Second Judge Says Trump Illegally Overturned Obama Regulation
Presidents are much more constrained in issuing and rolling back regulations than they or the public think.
From the AP (“Second judge says Trump can’t keep stalling clean-air rules“):
A second judge has told the Trump administration it can’t keep stalling clean-air rules for oil and gas production on federal lands.
U.S. District Judge William Orrick of the Northern District of California ordered the Interior Department to reinstate the Obama-era regulation aimed at restricting harmful methane emissions. Orrick said late Thursday the administration’s delay is “untethered to evidence” and likely to cause “irreparable injury” to California, New Mexico and other states from increased air pollution and negative impacts on public health and the climate.
The ruling marked the second time a federal judge has rebuffed the Trump administration for failing to enforce the methane rule. U.S. Magistrate Judge Elizabeth Laporte rejected an earlier effort by Interior to postpone part of the rule and ordered the Obama rule reinstated in October. Laporte serves on the same court, which is based in San Francisco.
Interior Secretary Ryan Zinke told The Associated Press Friday that officials will carefully review the judge’s 29-page ruling.
Federal rules “are not intended to be adversarial” to the industry, Zinke said, adding that the Obama-era rule “penalizes oil and gas,” while the Trump administration wants to encourage the industry to voluntarily find ways to capture and re-use methane.
The rule forced energy companies to capture methane that’s burned off or “flared” at drilling sites because it pollutes the environment. Many companies consider the rule unnecessary and overly intrusive, but environmental groups warn that methane emissions from oil and gas operations are the second largest industrial contributor to climate change in the United States. Methane is far more potent at trapping heat than carbon dioxide but does not stay in the air as long.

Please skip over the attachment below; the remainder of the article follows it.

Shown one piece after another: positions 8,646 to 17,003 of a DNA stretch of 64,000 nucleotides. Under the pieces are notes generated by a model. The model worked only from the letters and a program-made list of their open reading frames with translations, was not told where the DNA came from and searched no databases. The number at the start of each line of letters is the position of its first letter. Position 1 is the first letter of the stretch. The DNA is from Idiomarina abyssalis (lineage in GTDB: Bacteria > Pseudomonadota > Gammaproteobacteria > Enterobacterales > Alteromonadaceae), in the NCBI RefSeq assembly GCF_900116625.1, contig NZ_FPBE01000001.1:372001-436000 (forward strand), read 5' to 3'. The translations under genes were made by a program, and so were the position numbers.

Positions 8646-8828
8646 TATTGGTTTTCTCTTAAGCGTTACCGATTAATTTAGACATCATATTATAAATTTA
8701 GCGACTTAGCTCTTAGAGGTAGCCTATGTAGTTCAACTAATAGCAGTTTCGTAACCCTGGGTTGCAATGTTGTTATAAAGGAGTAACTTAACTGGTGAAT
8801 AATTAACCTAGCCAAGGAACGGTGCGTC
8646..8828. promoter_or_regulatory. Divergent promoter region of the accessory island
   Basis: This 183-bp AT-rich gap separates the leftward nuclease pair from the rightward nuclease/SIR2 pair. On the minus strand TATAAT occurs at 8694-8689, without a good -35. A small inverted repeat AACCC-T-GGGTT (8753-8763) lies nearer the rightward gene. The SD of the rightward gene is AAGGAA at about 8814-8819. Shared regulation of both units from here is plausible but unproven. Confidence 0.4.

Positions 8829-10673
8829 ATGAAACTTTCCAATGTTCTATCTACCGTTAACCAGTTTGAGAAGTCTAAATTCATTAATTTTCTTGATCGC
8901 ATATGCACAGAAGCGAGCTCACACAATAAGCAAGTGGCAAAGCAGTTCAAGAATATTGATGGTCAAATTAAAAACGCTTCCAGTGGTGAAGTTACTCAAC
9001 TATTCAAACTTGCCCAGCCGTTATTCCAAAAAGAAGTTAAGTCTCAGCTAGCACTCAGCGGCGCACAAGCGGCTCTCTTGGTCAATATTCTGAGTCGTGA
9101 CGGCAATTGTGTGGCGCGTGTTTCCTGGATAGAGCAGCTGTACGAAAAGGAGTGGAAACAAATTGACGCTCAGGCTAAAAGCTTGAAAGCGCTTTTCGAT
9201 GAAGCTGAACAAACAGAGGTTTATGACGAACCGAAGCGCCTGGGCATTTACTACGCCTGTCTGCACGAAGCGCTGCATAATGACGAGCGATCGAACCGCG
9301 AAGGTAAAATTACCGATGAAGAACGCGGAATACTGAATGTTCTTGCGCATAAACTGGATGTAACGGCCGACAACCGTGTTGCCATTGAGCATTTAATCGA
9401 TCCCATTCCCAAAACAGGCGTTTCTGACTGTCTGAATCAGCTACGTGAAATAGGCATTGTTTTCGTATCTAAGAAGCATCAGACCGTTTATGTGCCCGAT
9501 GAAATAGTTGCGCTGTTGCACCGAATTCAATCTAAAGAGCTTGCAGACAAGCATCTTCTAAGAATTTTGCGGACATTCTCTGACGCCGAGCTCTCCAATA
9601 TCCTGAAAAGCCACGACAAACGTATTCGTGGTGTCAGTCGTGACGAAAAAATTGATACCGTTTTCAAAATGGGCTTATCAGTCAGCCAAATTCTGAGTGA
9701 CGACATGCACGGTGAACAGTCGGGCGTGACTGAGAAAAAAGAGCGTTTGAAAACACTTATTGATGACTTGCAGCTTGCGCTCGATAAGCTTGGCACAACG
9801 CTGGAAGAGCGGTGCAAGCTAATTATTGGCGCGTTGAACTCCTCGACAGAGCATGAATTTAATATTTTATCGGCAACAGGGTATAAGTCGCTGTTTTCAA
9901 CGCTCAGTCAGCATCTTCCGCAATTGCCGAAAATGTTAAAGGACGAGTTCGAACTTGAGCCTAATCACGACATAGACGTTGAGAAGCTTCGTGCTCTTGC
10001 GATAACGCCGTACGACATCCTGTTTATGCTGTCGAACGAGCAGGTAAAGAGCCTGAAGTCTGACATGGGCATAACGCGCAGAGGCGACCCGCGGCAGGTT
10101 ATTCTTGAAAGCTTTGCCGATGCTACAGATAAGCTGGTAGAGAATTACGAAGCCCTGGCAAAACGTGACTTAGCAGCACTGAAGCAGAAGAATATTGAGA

The Interior Department said earlier this month it is replacing the Obama-era rule with requirements similar to those in force before the Obama administration changed the regulation in 2016.
I’ve got no real opinion one way or the other on the regulations in question, although strongly lean towards the judge’s view that the Obama EPA’s approach was more likely to be in good faith than the Trump EPA’s. But I continue to be baffled by the notion that things that are within the executive purview of one president aren’t in the executive purview of his successor. President Obama, frustrated by his inability to get anything through a Congress bound and determined to thwart any legislation he proposed on the mere basis that he proposed it, relied heavily on Executive Orders and other fiat measures. But, almost by definition, anything that he had the power to do in that fashion, Trump has the power to undo. Conversely, if he lacked the power to do it, Trump doesn’t need to undo it because it was never legitimate.
It gets more complicated, still, with regulations. Regulatory power is somewhat more constrained, in that it’s governed by the Administrative Procedure Act. Given that the law was designed to protect the public and industry from arbitrary and capricious new regulations, it stands to reason that restoring the status quo ante—to 2016—and actually lowering the amount of regulation imposed on industry isn’t a new regulatory burden that ought be subject to judicial review. But, apparently, that’s not how the law has been generally understood.
Maeve P. Carey, Specialist in Government Organization and Management for the Congressional Research Service, explains:
Following the election of Donald J. Trump on November 8, 2016, questions have been raised as to whether and how a new President’s administration can amend or repeal regulations issued by the previous administration. In short, once a rule has been finalized, a new administration would be required to undergo the rulemaking process to change or repeal all or part of the rule. If a rule has not yet been finalized, however, a new President may be able, immediately upon taking office, to prevent the rule from being issued. In addition to these administrative actions, Congress can also take legislative action to overturn rules.
Changing or Repealing Previously Issued Rules
Under the Administrative Procedure Act (APA), “rulemaking” is defined as “formulating, amending, or repealing a rule,” meaning that an agency must follow the rulemaking procedures set forth by the APA and other statutory and executive order requirements to change or repeal a rule. (For more on these procedures, see CRS Report RL32240, The Federal Rulemaking Process: An Overview, coordinated by Maeve P. Carey.)